A rain delay could not put a damper on Kerby Jean-Raymond’s haute couture debut for Pyer Moss, which finally walked on Saturday afternoon.
The original time slot assigned by the Chambre Syndicale de la Haute Couture might not have worked out (not that the crowd assembled in Irvington, New York on Thursday minded — it was quite the party), but Haute Couture Fashion Week was willing to wait. Identical goes for the friends, who got here collectively at Madam C.J. Walker’s Villa Lewaro a second time over the weekend, desperate to witness trend historical past.
With the Wat U Iz present, Jean-Raymond grew to become the primary Black American to current a couture assortment as a visitor of the Chambre Syndicale. And the designer used the chance to pay homage to an extended, typically ignored historical past of Black innovation.
Referencing an inventory housed within the Library of Congress, Jean-Raymond confirmed a collection of Pyer Moss-ified, three-dimensional wearable sculptures, every representing a well known product invented by a Black individual — from the automated site visitors sign (Garrett Morgan) to the moveable air conditioner (Frederick Jones) to the Tremendous Soaker (Lonnie Johnson). “These are innovations by Black individuals and I wished to reintroduce them to Black individuals, reverse the erasure which will exist — and to troll a bit of bit, too,” he informed Vogue.
Underneath, there are some elegant evening wear propositions: a pale blue cutout gown with a crinoline skirt (part of the horseshoe look, a tribute to Oscar E. Brown), a white off-the-shoulder shirtdress (styled with a folding chair, a nod to Nathaniel Alexander) and a long-sleeved pink ruched bodycon dress (paired with an oversized beaded-fringe lampshade hat, to represent Lewis Latimer’s electric lightbulb).
As with everything Pyer Moss, every element of the production was considered. There was the backdrop of Villa Lewaro, once the home of the country’s first self-made female millionaire (designed by Vertner Woodson Tandy, the first African American architect registered in the state of New York) and a known gathering place of the Harlem Renaissance. Before the models stepped onto the runway, Jean-Raymond invited Elaine Brown, former chairwoman of the Black Panther Party, to speak to the audience. A performance by 22Gz — who, like the designer, hails from Flatbush, Brooklyn — followed.
In the show notes, Jean-Raymond wrote: “We are an invention inside of an invention. Inside of the creation of race, we made blackness. Uprooted from home and put in a foreign land, we made culture. And when they tried to strip our humanity, we made freedom so tethered to each other that it still shapes the world today.”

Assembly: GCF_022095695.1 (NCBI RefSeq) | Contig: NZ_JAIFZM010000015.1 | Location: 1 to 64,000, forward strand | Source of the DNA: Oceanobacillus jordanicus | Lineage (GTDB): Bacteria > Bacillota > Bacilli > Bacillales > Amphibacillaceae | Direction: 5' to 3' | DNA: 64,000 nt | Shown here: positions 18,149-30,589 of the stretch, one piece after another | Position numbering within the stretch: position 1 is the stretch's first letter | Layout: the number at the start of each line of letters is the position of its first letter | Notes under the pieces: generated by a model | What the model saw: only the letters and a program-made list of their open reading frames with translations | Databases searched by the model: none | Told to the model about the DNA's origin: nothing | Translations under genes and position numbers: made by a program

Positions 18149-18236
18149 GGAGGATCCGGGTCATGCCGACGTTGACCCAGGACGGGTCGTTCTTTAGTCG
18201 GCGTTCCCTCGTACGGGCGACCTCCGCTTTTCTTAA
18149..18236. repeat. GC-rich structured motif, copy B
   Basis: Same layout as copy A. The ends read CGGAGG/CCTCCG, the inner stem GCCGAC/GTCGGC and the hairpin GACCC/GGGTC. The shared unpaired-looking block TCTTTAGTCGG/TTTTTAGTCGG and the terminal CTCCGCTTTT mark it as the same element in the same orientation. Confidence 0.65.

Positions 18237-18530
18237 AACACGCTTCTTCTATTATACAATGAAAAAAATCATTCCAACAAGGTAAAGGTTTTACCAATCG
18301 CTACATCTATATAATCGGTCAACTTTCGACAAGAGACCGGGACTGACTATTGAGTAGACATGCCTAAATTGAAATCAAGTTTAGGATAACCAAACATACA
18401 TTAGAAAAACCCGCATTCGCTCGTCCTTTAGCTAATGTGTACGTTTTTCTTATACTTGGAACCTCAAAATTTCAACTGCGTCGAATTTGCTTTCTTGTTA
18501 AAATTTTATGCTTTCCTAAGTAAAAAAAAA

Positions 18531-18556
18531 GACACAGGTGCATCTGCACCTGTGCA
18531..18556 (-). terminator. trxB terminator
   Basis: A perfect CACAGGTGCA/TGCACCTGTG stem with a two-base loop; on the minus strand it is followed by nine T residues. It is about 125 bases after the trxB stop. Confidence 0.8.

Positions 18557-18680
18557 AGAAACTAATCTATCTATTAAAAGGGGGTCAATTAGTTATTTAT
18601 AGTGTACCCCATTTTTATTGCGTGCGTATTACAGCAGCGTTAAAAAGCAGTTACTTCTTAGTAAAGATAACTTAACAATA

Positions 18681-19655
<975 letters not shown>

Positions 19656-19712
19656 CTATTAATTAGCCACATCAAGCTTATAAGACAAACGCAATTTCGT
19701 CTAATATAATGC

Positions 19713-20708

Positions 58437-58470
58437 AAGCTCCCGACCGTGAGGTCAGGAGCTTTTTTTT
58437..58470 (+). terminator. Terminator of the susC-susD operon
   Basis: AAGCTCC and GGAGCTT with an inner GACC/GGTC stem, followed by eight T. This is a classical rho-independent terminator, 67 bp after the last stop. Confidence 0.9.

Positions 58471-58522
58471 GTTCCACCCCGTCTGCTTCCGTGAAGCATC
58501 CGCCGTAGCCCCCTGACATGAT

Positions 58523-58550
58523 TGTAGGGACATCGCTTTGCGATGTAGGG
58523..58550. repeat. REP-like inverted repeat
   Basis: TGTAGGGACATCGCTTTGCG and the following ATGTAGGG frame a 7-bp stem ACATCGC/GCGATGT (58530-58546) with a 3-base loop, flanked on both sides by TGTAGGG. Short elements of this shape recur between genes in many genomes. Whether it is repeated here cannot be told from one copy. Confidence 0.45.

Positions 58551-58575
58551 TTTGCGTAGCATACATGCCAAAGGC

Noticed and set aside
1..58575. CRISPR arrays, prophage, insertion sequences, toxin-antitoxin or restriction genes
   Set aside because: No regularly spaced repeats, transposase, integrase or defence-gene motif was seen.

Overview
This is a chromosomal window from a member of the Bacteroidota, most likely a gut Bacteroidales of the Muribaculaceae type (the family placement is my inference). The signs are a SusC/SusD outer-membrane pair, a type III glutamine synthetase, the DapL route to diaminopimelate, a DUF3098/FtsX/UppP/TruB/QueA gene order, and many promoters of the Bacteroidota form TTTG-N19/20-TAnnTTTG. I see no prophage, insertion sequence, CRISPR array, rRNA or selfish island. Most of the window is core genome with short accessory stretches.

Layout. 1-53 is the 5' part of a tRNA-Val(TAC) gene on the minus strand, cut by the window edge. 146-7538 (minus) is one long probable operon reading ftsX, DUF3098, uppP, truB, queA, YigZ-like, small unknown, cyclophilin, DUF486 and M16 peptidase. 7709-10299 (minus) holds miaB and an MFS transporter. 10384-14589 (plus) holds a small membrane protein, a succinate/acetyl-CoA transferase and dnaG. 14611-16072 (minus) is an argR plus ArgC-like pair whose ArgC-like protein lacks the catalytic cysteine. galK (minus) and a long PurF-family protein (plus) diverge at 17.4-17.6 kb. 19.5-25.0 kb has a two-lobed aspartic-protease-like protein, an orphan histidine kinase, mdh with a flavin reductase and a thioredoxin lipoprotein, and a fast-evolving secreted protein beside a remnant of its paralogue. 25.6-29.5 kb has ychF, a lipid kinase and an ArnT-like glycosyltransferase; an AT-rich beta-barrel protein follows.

“The stories the world tells us about us are about pain,” he continued. “The stories we tell about each other about our own lives are about how grandma loved us with bible verses and lemonade, how bloodlines never defined who our aunts and uncles were, how the house was always big enough to take in everybody we loved. We hold stories of glory in our bodies. Black imagination is this world’s greatest technology.”
The designer elaborated on this backstage; speaking with WWD‘s Booth Moore, he said of the collection: “I’m always reversing the erasure of Black people in the larger conversation around the African diaspora. But we need to evolve that conversation every time. I wanted this to be new, imperfect and fun. And some of the pieces are super hilarious to me, like the peanut butter one.”
That humor manifested in other ways. Ahead of Take Two, the team released a limited-edition commemorative T-shirt, featuring an image from the original show date, of staff working to dry the rained-out runway as an umbrella-covered audience watches.
Also, you may have heard about the herbal remedies Jean-Raymond personally handed out to friends huddled beneath the tents to flee the rain on Thursday: Elle.com reviews that these are literally a part of a collaboration with the Black-owned hashish firm Viola, which goals to advertise social fairness within the business, that the designer hopes “[benefits] the communities that have been harmed by drug enforcement previously,” Jean-Raymond informed Nerisha Penrose.
“At our greatest, we create area and instruments for individuals who will come subsequent, understanding that we should pay it ahead,” the present notes learn. “What’s going to you allow behind? What’s going to they construct from what you’ve executed? Or have you ever not but discovered and are solely constructing for your self on this world.”
See each single look in Pyer Moss Couture 1 within the gallery, beneath.